Consent: You are not a client, supplier or otherwise in a contract with us, but you want to receive news and updates from us. We provide a way to unsubscribe from any update in every message we send. You can also unsubscribe by contacting [email protected] with the heading “unsubscribe”.
Contractual obligation: you have entered contracted with us to provide good or services, or vice versa. Alternatively, before we have entered a contract, you have asked us to do something.
Legitimate interests: you are a client or partner, and you’d reasonably expect us to get in touch beyond work we have contracted directly to do. You have a right to object to this, as outlined below.
We do not rent, sell or give away potentially personally-identifying and personally-identifying information to anyone.
What data we store
In the daily operations of The Green Web Foundation, we use a number of third party services, who process data on our behalf – our data processors.
We use these services to work with clients, manage contributions to our publications, host our websites and digital publications, and handle communications like email.
Each supplier we use has a policy that explains what data they process, how they process it, how long they keep it, and how they keep it safe.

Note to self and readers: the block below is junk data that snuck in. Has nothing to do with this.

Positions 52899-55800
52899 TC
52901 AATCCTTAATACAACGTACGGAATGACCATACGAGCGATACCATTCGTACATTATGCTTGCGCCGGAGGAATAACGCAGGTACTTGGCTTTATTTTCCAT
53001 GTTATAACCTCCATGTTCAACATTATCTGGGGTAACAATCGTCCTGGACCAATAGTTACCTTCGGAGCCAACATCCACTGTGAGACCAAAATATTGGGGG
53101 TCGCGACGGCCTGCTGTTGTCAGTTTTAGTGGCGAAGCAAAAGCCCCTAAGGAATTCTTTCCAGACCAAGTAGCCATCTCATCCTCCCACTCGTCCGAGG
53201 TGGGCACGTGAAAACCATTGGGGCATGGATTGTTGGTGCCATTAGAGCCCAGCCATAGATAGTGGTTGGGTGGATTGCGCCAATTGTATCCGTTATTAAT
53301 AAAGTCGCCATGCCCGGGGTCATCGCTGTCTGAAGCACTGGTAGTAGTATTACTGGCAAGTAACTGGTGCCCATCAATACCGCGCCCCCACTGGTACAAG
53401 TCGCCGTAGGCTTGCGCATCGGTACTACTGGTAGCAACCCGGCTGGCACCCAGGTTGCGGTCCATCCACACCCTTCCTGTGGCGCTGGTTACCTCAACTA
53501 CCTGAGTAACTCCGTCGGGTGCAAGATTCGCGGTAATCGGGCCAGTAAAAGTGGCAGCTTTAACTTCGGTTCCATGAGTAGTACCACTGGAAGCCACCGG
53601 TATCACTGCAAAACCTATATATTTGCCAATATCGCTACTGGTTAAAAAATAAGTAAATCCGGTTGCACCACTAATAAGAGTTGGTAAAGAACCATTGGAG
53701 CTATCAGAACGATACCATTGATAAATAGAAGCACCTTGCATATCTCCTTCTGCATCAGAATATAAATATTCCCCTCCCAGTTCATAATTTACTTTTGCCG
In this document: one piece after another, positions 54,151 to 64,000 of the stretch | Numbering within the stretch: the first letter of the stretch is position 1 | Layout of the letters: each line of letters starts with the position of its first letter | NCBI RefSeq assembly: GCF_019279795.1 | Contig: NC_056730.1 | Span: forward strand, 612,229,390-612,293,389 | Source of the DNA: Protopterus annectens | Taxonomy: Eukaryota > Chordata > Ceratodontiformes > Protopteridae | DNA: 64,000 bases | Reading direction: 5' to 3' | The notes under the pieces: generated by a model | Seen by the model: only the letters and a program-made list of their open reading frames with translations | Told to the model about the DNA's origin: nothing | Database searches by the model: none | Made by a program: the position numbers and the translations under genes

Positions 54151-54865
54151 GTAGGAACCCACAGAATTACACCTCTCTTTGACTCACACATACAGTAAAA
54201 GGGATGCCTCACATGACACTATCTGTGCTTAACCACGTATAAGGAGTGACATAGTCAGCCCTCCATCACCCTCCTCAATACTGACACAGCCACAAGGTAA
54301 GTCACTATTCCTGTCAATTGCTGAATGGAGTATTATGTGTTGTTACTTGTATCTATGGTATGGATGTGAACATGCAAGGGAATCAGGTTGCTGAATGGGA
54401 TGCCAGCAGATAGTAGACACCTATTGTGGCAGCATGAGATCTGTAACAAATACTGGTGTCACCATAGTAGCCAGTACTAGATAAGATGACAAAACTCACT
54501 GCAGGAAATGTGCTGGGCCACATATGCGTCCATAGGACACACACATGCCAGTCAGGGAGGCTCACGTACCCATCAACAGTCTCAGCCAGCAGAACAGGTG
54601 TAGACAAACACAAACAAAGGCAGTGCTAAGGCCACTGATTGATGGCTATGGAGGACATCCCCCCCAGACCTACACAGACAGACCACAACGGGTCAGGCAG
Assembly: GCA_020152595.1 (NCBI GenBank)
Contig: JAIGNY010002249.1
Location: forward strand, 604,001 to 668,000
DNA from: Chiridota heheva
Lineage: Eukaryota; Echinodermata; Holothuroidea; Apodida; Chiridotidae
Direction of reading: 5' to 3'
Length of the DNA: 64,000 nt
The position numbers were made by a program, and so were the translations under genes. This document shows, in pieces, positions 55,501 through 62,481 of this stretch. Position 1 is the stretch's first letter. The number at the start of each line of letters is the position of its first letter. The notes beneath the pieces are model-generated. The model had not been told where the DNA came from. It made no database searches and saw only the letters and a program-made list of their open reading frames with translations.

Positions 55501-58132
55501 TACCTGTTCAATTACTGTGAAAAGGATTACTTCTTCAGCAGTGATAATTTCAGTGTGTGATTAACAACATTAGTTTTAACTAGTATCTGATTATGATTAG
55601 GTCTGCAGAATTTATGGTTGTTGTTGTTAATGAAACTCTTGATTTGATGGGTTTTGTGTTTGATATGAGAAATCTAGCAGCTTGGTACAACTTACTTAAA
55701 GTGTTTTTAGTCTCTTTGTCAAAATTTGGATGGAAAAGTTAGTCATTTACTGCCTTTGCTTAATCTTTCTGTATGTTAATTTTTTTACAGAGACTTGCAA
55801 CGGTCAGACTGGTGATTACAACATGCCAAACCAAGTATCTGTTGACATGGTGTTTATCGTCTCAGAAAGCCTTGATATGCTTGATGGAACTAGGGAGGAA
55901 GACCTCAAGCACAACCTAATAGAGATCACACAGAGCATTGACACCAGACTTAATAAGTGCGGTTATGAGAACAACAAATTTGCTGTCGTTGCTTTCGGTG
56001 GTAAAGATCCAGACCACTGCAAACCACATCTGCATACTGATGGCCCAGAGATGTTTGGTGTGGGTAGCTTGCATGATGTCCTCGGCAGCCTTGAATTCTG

Third party services
Below, we list the third party services, what we use them for, and link to their privacy policies.
Where data is stored
The Green Web Foundation website is hosted in the UK. Our Member portal servers are hosted in Finland.
Where organisations who process data on our behalf are are based outside the European Economic Area (the EEA), or where data may be be transferred outside the EEA, we have put in place agreements to ensure that data is processed to the same standards of protection as European Law.
How long data is stored
We do not store data longer than necessary. We review our records every quarter to remove or anonymise data that should no longer be retained.
We use the following criteria to decide if data is necessary:
- Do we still carry out the activities for the purpose it was provided?
- Is this information still up to data and accurate?
- Are we required by law to keep this data, like for tax or employment purposes?
- Are there contractual obligations we need this data for, in order to be able to honor them?
How we keep data safe
We take care to choose services and tools that make it possible to follow good security practices, like strong passwords, 2 factor authentication, and secure connections using known protocols like TLS, and SSH.